How Do I Become an Empowered Jew?

By | Tagged: Life, Practices, texts

Rabbi Elie Kaunfer, the Executive Director of Mechon Hadar, has written a new book called
Empowered Judaism: What Independent Minyanim Can Teach Us About Building Vibrant Jewish Communities
. It’s an impressive book, and one that’s worth picking up if you’re involved in Jewish communal leadership of any kind, or if you’re constantly worrying about Jewish continuity. (Though this is tangential, I feel I should mention that the design of the book is particularly good. It makes for a remarkably smooth and easy reading experience.)


I can’t give a straight up review of the book, because I’m hugely impartial. I met Elie at a Simchat Torah meal in 2006, and learned with him for the first time at LimmudNY 2007. I was living in Nashville at the time, and was starved for Jewish learning opportunities, so my time at Limmud was especially important to me. After experiencing Elie’s shiurim (classes) at Limmud I decided to apply to the yeshiva he was opening, and ended up spending that summer learning for 14 hours a day at Yeshivat Hadar. At the end of that year I went back to Nashville to finish grad school, and then moved to New York, where I now attend the minyan Elie co-founded, learn with other alums of the yeshiva, and visit the yeshiva for classes. Clearly, Elie’s model of Empowered Judaism has had a big impact on my life.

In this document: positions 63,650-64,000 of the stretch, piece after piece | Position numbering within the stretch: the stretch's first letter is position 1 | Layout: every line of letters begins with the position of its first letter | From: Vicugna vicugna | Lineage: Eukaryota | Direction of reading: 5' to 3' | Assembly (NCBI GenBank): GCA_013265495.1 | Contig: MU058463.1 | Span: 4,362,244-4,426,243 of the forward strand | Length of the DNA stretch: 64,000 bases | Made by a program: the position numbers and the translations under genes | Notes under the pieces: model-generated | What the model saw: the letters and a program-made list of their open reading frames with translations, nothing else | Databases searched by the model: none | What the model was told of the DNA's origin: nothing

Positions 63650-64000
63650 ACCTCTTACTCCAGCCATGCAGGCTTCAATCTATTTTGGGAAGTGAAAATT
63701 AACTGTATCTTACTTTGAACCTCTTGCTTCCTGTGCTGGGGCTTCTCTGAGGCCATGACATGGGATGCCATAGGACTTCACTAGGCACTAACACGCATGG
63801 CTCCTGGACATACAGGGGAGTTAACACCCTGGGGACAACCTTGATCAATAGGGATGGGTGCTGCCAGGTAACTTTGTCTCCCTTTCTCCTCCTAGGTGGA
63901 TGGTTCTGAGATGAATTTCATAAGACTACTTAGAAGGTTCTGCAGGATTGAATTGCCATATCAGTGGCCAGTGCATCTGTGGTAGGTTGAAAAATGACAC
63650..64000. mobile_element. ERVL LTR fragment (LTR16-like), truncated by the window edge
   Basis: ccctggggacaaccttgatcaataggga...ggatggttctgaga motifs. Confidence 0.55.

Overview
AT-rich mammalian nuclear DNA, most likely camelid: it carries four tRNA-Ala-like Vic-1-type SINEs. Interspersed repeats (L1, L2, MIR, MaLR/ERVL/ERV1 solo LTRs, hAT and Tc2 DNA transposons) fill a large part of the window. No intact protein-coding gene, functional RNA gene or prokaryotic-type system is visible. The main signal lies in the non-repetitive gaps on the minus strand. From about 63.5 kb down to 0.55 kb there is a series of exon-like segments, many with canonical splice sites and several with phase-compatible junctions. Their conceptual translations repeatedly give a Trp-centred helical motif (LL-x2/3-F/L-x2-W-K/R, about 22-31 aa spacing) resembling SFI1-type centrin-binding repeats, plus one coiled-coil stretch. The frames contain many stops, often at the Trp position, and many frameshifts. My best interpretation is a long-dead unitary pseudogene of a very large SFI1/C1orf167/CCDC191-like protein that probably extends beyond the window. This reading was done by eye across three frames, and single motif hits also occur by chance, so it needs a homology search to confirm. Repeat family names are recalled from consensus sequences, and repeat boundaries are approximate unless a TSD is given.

In his book, Elie talks about how independent minyanim, and institutions like Yeshivat Hadar are creating meaningful spiritual experiences for young urban Jews, and how this experience can, and has been reinvigorating Jewish life. The book is part explanation–why are young Jews feeling so uninspired by Jewish life? What is missing?–and part prescription–how to build new meaningful communities without lots of capital, a building, or a rabbi. He’s able to lay it all out and make it look simple. People will start new communities when their needs aren’t being met elsewhere. Young Jews are looking for a meaningful spiritual experience, and they’re willing to step up and volunteer their time and resources if what they get out of it is a community that speaks to them, and a prayer experience that transcends what they’re accustomed to. When reading this book you will likely think to yourself–hey, I could do this. It’s not just the communities that Elie’s talking about that are empowering–the book itself is an empowering tool.

Posted on February 26, 2010

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